How New Vantage Points Improve Travel Photography
Experimenting with new vantage points will add great variety to any professional photography portfolio or personal photo gallery.
Simply said: anything else besides standing upright and shooting at eye level and horizontally will add some visual excitement to photos because that is the way we normally see the world everyday.
Especially during travel photography, where we are out of our usual element, we look down all the time. But taking pictures of what is under our feet doesn’t occur to every travel photographer.
Looking down on colorful paper flowers on the ground in Hanoi, Vietnam
These beautiful paper flowers were set aside after an elementary school dance, in a park near the Hoan Kiem Lake, Ha Noi. Fortunately the tiles were dark colored so there could be excellent color contrast, that made the flowers really stand out.
Overlaying the Fibonacci spiral, we can see that the many circular shapes and the placing of the flowers are in accordance with The Golden Ratio.
Looking down on Flower Hmong goat head soup in Bac Ha, Vietnam
I did skip the delicious looking goat head soup at a popular Sunday Flower Hmong market. But I did like the juxtaposition of items I saw looking down.
Overlaying the Fibonacci spiral, we can see that this is not a successful composition if we judge it by The Golden Ratio. In hindsight I could have moved the goat head to the right, to a 2 o’clock position but I already felt as an intruder at the market. And I just couldn’t make it work any better based on how I found this still life composition.
Looking down on a bound live pig for sale at a Flower Hmong Sunday market
This is a great way to transport and display otherwise very vocal and energetic livestock. The frequent squealing sounds heard throughout this Hmong Sunday market proved that this is a superior product packaging way!
Fibonacci spiral over bound live pig for sale at a Flower Hmong Sunday market picture
Overlaying the Fibonacci spiral, we can see that the main subject – the pig – is pretty nicely positioned according to The Golden Ratio. The legs of the Hmong man create parallel lines that direct the viewer’s eyes towards the subject.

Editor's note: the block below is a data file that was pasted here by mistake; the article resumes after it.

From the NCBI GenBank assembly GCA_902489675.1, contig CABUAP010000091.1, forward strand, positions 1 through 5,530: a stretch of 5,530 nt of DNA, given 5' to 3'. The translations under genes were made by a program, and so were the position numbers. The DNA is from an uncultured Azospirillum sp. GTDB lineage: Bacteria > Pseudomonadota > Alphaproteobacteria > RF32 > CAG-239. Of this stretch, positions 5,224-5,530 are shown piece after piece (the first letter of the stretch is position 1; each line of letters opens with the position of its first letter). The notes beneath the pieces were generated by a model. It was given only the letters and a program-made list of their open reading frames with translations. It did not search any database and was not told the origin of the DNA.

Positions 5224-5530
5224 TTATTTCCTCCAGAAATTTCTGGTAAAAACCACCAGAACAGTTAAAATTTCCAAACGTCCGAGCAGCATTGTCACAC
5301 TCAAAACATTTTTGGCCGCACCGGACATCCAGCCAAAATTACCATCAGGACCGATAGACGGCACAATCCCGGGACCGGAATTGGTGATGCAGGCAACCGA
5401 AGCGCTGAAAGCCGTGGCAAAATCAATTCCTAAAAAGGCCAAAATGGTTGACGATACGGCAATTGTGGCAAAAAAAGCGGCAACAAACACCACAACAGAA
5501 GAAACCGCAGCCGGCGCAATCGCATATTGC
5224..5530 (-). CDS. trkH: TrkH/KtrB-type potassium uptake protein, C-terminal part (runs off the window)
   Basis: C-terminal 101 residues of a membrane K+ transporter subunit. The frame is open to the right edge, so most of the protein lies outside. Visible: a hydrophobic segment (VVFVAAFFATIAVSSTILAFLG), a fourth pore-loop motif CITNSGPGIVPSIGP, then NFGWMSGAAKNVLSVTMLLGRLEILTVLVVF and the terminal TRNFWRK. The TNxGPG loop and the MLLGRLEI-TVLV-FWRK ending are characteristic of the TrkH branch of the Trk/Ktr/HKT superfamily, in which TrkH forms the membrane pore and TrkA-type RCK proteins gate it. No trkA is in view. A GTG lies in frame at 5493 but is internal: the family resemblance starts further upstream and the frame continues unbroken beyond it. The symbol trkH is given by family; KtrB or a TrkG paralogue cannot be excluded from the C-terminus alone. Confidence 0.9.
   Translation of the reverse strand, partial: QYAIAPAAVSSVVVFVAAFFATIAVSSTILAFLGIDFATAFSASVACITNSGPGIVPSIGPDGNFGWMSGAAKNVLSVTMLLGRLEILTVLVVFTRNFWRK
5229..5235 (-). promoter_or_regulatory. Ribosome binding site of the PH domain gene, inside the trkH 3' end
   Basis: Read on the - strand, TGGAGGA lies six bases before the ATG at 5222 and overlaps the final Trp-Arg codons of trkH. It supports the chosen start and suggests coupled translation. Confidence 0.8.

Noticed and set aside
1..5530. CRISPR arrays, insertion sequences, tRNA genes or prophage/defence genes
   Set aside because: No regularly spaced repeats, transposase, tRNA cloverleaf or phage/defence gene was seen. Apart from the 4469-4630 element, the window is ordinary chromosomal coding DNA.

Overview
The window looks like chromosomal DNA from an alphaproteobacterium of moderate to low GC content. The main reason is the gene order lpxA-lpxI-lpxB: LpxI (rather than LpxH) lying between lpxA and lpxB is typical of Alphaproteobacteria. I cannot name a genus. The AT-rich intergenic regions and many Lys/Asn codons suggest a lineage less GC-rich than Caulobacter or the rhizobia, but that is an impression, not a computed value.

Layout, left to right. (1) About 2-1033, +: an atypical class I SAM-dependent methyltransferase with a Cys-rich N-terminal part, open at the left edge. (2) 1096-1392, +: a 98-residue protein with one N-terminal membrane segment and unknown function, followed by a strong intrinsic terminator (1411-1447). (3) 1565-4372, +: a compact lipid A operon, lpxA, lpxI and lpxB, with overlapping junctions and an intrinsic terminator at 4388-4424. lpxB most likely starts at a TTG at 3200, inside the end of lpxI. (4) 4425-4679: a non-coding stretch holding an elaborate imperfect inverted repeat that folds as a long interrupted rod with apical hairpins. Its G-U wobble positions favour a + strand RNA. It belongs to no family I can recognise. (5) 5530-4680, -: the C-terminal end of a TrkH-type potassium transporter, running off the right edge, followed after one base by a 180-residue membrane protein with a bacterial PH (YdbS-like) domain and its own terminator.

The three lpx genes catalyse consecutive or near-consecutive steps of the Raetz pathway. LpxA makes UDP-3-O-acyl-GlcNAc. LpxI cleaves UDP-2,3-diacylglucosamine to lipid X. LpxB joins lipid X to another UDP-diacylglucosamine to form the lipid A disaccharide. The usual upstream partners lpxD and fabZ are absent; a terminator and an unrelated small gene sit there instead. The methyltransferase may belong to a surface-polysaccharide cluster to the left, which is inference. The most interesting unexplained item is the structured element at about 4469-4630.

Looking down on Vietnamese construction workers with yellow cable
A 12mm Tokina DX lens (18mm full frame equivalent) allowed me to take this photo of Vietnamese construction workers laying down yellow cable in the town of Haiphong. With my arms above my head, using this wide angle lens, there was enough distance between lens and subject to include enough details so the image doesn’t look cropped or squashed.
Overlaying the Fibonacci spiral, we can see that I missed the mark with this composition according to The Golden Ratio. With the camera above my head, I was composing blindly. The photo would have had a better flow if the face of the man inside the circle of cables would have been at the end of the Fibonacci spiral.
Looking down on fake one hundred dollar bill on the ground
Fake one hundred dollar bill on the ground (used for street advertising as a flyer), was photographed in Hanoi, Vietnam.
Overlaying the Fibonacci spiral, we can judge if the image composition is according to The Golden Ratio. It is not an exact science so the face of Benjamin Franklin – it being the only face in this picture makes it the main object – is sufficiently placed.
Looking down on 500 Vietnamese dong bill on the ground
A torn 500 Vietnamese dong bill photographed on red tiled ground in Hanoi. It was a lucky coincidence that the color of the bill and the ground matched. The money was not moved, I photographed it as I found it.
Overlaying the Fibonacci spiral, we can see that it would have been better to place the number 500 into the eye of the spiral. Flipping the spiral upside down would not really matter, the number 500 is just too close the the middle of the frame.
Although the lines work here really nicely adding visual excitement, the composition of this picture somewhat missed the mark.
Looking down on Vietnamese man showing off catch of the day: small fishes and snails
After I observed and photographed this man’s family searching through the mud of a pond, he was ready to show off his catch of the day. The from above vantage point eliminated any chance of a busy and distracting background. The plastic bowl hold herbs – as I understood considering the ever present language barrier, when traveling off the beaten track in Vietnam.
Overlaying the Fibonacci spiral, we can see that the curve started by the man’s back continues along his extended arm, creating a line, that points towards the plastic bowl, filled with herbs. The arrangement of these elements creates a composition that contains The Golden Ratio.
Looking down on Flower Hmong doorway with bowl and pair of rubber boots
Doorways can be very interesting street or still life photography subjects! Items found outside doors can give clues who might live inside and how they live. Photographing doorways is slightly intrusive without really being rude.
This photo was taken outside the ton of Bac Ha, in Northern Vietnam, in Flower Hmong hill tribe country.
Overlaying the Rule Of Thirds grid, we can see that both bottom grid cross hairs are over key elements of the composition. Both the bowl and the dirtier, muddier rubber booth are the subjects the eyes will concentrate on.